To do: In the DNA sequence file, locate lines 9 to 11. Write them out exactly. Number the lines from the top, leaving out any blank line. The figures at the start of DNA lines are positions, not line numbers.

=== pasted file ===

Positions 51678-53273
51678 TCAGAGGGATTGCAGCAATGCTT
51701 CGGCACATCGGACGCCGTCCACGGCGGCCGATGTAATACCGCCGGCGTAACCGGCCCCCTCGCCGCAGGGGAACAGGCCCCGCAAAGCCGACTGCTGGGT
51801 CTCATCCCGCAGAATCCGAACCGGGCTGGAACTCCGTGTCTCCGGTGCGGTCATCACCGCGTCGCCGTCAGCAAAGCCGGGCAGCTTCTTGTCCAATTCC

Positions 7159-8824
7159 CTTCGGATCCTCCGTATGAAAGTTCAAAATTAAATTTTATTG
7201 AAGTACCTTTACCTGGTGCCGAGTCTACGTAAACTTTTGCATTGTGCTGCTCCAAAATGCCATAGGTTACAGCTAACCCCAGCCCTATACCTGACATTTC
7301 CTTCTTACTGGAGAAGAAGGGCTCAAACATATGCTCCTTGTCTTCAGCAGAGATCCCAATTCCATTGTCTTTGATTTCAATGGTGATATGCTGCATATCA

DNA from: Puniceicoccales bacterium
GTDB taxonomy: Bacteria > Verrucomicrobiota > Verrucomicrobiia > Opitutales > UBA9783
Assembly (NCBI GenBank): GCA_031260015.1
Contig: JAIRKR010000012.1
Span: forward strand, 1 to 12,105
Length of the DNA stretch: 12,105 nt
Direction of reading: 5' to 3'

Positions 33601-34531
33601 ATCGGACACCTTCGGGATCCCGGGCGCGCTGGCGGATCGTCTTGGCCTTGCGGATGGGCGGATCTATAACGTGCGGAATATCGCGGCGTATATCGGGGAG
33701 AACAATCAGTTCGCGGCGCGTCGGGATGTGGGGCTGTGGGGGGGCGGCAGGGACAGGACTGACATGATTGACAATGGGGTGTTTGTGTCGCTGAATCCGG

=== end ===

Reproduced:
DNA from: Puniceicoccales bacterium
GTDB taxonomy: Bacteria > Verrucomicrobiota > Verrucomicrobiia > Opitutales > UBA9783
Assembly (NCBI GenBank): GCA_031260015.1